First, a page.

Filing an Appeal in Arizona

DUI felony in Arizona - gold-plated nib in a fountain pen

Filing an Appeal in Arizona

In previous posts we’ve briefly touched on the Arizona court system and, depending on their nature, examined how cases are handled. If a defendant feels that justice was not served in the conviction of a DUI felony in Arizona, or any other crime, they can take their argument to an appeals court. There are two courts of appeals in Arizona, the intermediate appellate court and the Arizona Supreme Court, or court of last resort. At Coolidge Law Firm, when we handle a case we will do everything we can to have it settled in a fair manner. But in some instances, appealing to a higher court for justice might be necessary.

The Appeals Process

If you’ve been convicted of a criminal charge such as a DUI felony in Arizona and you wish to appeal, you must first file a criminal notice of appeal with the superior court clerk. That filing must occur no later than 20 days after the sentencing. After filing, it may take up to 90 days for the court to decide on your appeal. This decision is made by a 3-judge panel who will scour the case transcripts for any error in the application of the law. If the appeals court finds an error that contributed to the trial court’s decision, they will reverse that decision.

Trial Court vs. Appeals Court

When a criminal case goes to trial, both the defense and prosecution present their cases— including facts, evidence, testimony, etc. A judge presides over the case, making any rulings on motions or objections raised by the attorneys, as well as keeping order in the court. And a jury hears the case and rules on the facts presented, culminating in a final decision that finds the defendant guilty or not guilty.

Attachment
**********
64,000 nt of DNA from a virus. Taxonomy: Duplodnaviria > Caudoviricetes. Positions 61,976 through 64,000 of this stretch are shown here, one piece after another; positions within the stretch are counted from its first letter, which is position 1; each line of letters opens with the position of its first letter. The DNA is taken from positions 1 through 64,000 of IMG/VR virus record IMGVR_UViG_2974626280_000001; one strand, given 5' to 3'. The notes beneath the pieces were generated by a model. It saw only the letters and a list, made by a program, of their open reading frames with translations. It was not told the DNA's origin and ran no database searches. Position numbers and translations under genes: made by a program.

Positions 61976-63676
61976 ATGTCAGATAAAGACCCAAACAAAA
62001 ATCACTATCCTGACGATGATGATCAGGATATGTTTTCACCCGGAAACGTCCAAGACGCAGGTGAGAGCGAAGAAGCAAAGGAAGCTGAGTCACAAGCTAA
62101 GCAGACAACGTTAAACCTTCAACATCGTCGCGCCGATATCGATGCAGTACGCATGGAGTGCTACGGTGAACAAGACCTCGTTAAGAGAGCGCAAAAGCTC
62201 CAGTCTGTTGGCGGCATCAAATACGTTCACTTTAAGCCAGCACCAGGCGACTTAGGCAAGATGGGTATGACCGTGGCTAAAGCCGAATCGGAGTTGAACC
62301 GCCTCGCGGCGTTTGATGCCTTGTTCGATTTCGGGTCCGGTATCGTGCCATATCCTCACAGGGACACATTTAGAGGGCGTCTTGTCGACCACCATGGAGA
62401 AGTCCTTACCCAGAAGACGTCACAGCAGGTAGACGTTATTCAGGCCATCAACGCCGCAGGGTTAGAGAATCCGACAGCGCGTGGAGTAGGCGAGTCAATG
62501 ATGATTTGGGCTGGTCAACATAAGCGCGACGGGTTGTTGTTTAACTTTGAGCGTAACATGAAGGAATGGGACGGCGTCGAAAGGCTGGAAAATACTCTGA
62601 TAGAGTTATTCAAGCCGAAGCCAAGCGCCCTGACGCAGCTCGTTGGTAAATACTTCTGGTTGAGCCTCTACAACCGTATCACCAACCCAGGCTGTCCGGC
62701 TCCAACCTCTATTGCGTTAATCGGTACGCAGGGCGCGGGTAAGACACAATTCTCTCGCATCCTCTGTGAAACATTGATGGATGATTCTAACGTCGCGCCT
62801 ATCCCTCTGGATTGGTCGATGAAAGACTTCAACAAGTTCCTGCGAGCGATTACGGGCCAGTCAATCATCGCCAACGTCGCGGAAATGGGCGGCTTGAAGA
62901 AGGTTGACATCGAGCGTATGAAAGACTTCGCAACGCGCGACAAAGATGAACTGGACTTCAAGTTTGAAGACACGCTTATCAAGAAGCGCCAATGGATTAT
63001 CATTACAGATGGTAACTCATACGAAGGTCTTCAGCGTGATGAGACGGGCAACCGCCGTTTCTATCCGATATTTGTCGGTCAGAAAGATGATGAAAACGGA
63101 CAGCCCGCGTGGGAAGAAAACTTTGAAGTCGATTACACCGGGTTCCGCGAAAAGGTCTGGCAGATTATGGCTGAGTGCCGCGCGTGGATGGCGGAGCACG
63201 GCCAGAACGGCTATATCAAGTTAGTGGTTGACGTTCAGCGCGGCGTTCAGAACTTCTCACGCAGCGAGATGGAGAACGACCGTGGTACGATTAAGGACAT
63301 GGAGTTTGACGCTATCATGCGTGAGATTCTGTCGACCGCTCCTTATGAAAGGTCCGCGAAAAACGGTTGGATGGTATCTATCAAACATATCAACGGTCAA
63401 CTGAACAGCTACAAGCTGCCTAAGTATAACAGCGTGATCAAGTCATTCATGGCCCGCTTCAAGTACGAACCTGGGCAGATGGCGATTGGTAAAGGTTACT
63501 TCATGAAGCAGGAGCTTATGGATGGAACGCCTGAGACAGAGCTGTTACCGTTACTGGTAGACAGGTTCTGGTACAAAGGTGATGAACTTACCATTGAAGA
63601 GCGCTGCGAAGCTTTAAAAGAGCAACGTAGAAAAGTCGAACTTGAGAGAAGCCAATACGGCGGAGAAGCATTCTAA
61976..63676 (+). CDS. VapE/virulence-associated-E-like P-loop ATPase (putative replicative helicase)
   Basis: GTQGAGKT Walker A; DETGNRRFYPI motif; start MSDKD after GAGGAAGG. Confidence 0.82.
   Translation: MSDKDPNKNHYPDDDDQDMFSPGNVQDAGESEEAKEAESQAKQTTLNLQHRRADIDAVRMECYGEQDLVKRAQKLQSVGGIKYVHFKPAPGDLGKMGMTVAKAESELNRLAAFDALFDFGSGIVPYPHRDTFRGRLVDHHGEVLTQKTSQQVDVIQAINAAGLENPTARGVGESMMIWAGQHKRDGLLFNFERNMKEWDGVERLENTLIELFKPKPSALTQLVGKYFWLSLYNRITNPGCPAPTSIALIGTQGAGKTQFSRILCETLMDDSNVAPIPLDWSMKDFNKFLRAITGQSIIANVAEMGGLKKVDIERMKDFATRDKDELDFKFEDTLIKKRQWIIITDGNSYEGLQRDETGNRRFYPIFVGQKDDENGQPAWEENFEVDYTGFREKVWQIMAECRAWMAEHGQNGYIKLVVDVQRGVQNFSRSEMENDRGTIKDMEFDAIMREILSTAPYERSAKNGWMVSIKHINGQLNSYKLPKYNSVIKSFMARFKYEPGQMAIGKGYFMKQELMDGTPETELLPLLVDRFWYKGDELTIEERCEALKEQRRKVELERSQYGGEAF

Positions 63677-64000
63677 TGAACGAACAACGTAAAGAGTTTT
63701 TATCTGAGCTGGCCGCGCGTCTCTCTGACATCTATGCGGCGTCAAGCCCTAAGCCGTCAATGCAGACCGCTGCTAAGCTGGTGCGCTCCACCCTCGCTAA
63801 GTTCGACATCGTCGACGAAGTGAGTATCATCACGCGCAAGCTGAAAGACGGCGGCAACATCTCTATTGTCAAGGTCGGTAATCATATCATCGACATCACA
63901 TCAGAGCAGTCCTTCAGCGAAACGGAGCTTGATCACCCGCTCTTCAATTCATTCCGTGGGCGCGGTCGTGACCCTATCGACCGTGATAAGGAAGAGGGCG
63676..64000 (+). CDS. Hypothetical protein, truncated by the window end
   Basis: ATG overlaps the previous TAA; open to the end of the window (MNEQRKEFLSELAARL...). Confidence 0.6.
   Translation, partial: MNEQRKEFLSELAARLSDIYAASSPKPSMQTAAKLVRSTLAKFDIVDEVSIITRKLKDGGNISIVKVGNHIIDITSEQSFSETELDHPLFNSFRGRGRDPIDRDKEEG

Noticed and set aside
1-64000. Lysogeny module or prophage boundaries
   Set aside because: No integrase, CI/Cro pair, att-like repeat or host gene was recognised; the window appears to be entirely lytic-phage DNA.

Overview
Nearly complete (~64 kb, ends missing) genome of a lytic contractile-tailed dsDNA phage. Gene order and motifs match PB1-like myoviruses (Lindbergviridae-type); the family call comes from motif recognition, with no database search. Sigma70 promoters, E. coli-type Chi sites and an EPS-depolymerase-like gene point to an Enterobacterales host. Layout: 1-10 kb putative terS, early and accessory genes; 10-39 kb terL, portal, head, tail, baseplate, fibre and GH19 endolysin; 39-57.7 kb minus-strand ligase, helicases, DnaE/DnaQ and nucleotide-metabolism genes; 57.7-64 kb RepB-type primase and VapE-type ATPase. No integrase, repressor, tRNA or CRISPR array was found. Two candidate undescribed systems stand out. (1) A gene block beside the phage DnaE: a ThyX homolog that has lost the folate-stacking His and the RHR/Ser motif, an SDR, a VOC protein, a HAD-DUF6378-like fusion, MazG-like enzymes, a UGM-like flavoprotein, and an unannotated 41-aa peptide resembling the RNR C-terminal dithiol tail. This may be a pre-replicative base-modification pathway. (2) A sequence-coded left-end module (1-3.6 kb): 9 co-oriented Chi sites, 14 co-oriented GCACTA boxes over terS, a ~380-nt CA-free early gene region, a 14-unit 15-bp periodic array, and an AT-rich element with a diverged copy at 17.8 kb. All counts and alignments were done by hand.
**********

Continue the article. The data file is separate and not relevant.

Most decisions made in trial court on the state or federal level are subject to review by an appeals court. This hearing is different, in that a panel of judges reviews the evidence already presented in trial court and either accepts the trial court’s decision based on the evidence presented, or discovers factual findings to be against the weight of evidence: in which case they would overturn the trial court decision.

The party who loses an appeals case can then submit a request for the state supreme court to review the ruling. However, hearings by the state supreme court are discretionary, meaning the court is under no obligation to review a case.  

The Best Defense

Todd Coolidge of Coolidge Law Firm knows that facing a DUI felony in Arizona, or any other criminal charge, can be a frightening time. Fortunately, in our great country, you have the right to the best defense possible. So if you find yourself in legal trouble, call Todd Coolidge, a criminal law specialist. He has the experience and knowledge to handle your case!


Photo by Art Lasovsky on Unsplash (9/21/2018)